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State v. Celmer

Decided: June 21, 1979.

STATE OF NEW JERSEY, PLAINTIFF-RESPONDENT, AND OCEAN GROVE CAMP MEETING ASSOCIATION OF THE UNITED METHODIST CHURCH, INTERVENOR-RESPONDENT,
v.
LOUIS J. CELMER, JR., DEFENDANT-APPELLANT



On certification to the Superior Court, Appellate Division, whose opinion is reported at 157 N.J. Super. 242 (1978).

For reversal -- Chief Justice Hughes and Justices Mountain, Sullivan, Pashman, Clifford, Schreiber and Handler. For affirmance -- None. The opinion of the court was delivered by Pashman, J.

Pashman

At issue in this case is the constitutionality of N.J.S.A. 40:97-1 et seq. -- a statutory scheme which grants various municipal powers to the Ocean Grove Camp Meeting Association of The United Methodist Church. Specifically, defendant contends that by delegating to the Association the authority to make laws and the power to enforce those laws through the establishment of a municipal court, see N.J.S.A. 40:97-4 to 40:97-8, the Legislature has transcended the bounds of both the First and Fourteenth Amendments to the United States Constitution and Article I, paragraph 4 of our own State Constitution.

On March 24, 1976 defendant Louis Celmer, Jr. was arrested by officers of the Ocean Grove Police Department and charged with driving while under the influence of alcohol (N.J.S.A. 39:4-50(a)); speeding (N.J.S.A. 39:4-98); and disregard of a traffic signal (N.J.S.A. 39:4-81). Following a trial in the Ocean Grove Municipal Court, defendant was found guilty of each of the three offenses.

Defendant appealed these convictions to the Monmouth County Court, see R. 3:23-1, -2.*fn1 In addition to attacking the sufficiency of the proofs upon which the findings of guilt were based, defendant contended that the statutory scheme permitting the formation of a municipal court in Ocean Grove, see N.J.S.A. 40:97-4, was invalid under the establishment of religion clause of the First Amendment, that the municipal court was therefore an improperly constituted tribunal, and that consequently his convictions must be reversed.

On June 11, 1976, following a trial de novo based upon the record below, see R. 3:23-8(a), the County Court concluded that defendant's guilt as to all three charges had been proven beyond a reasonable doubt. Nevertheless, it reversed the speeding and disregard of a traffic signal convictions on the ground that these offenses merged into the drunk driving violation. Decision as to the merits of defendant's First Amendment claim was reserved, in order that notice of the constitutional challenge be given to the Attorney General of New Jersey, the Ocean Grove Municipal Court, and the Ocean Grove Camp Meeting Association of the United Methodist Church, see R. 4:28-4. None of the foregoing parties chose to intervene at that time.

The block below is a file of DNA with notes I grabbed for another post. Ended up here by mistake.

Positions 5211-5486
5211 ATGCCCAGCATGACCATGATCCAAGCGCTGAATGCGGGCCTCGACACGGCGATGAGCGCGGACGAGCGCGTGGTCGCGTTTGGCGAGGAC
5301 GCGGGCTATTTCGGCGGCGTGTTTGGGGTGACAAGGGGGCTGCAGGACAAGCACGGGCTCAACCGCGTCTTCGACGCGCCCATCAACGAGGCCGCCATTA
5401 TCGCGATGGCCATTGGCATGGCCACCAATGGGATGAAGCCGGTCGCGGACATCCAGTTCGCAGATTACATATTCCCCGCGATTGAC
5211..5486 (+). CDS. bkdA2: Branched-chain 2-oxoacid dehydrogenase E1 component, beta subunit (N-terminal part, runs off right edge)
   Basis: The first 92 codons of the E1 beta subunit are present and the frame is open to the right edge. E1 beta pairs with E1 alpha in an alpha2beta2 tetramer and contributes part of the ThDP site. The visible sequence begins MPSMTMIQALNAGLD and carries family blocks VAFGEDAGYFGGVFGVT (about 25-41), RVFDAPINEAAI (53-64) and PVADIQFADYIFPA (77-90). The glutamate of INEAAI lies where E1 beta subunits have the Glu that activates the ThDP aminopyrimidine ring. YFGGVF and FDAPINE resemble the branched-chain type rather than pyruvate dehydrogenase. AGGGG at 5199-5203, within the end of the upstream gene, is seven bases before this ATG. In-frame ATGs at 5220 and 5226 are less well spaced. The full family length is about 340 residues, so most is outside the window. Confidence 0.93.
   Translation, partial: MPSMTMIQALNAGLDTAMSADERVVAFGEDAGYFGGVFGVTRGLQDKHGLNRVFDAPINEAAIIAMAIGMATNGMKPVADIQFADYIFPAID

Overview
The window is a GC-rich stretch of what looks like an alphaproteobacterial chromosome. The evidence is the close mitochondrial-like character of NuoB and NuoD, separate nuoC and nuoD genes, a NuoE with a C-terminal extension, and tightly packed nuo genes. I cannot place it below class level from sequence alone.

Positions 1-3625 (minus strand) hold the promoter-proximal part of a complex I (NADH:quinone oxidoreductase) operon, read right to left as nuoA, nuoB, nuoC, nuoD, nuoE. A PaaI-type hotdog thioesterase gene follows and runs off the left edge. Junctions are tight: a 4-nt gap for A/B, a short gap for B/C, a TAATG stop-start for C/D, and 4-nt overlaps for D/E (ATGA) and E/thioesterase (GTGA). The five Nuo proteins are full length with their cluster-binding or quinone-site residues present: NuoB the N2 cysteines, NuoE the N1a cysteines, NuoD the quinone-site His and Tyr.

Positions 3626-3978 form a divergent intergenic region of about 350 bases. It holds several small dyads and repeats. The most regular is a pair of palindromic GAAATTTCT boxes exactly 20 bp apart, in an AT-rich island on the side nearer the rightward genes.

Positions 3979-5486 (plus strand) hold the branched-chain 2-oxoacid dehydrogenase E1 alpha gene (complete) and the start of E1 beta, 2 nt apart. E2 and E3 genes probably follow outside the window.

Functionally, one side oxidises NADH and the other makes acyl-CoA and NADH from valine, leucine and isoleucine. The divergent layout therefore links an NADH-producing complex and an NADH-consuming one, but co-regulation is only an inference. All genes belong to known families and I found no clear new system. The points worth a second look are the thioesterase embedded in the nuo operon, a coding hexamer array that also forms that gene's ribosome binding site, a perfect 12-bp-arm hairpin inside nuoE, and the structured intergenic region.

The County Court's decision as to defendant's constitutional claim was rendered on July 12, 1976. State v. Celmer, 143 N.J. Super. 371 (Cty. Ct. 1976). It concluded that N.J.S.A. 40:97-1 et seq. did indeed violate the dictates of the First Amendment, and that therefore the Ocean Grove municipal court was without jurisdiction to determine defendant's guilt or innocence of the charged offenses. 143 N.J. Super. at 377. The drunk driving conviction there

imposed was consequently reversed and a judgment of acquittal entered.

On July 26, 1976 the State filed a notice of appeal to the Appellate Division. The Ocean Grove Camp Meeting Association requested and was granted permission to intervene. On March 10, 1978 the Appellate Division reversed the County Court's decision as to the constitutionality of N.J.S.A. 40:97-1 et seq. and reinstated the drunk driving conviction. State v. Celmer, 157 N.J. Super. 242 (App. Div. 1978). We granted defendant's petition for certification. 79 N.J. 464 (1979). We now reverse.

I

Resolution of defendant's constitutional challenge must begin with an examination of both the internal workings of the Ocean Grove Camp Meeting Association (Association) and the powers granted that Association by the Legislature in N.J.S.A. 40:97-1 et seq. In 1869, a small band of Methodist clergy led by Rev. William B. Osborn established a camp meeting ground upon 260 acres of land which now form the nucleus of Ocean Grove. The site quickly attracted adherents, and within a short period of time the area was transformed from a sparsely settled expanse into a thriving community of fellow worshippers. See Gibbons, History of Ocean Grove, 9-11 (1939).

In 1870 the association which these people had established was incorporated by State charter under the name "The Ocean Grove Camp Meeting Association of the Methodist Episcopal Church" L. 1870, c. 157. That name has since been changed to "The Ocean Grove Camp Meeting Association of The United Methodist Church" L. 1968, c. 231. At present, the lands owned by the corporation form a part of Neptune Township.

At the time it obtained its corporate charter, the Association adopted a set of by-laws to regulate the internal affairs of the organization. These by-laws make clear that the

main purpose underlying the formation of the Association was, and remains today, that of

provid[ing] and maintain[ing] for the members and friends of The United Methodist Church a proper, convenient and desirable permanent camp meeting ground and Christian seaside resort * * *.

[Association By-Laws, ...


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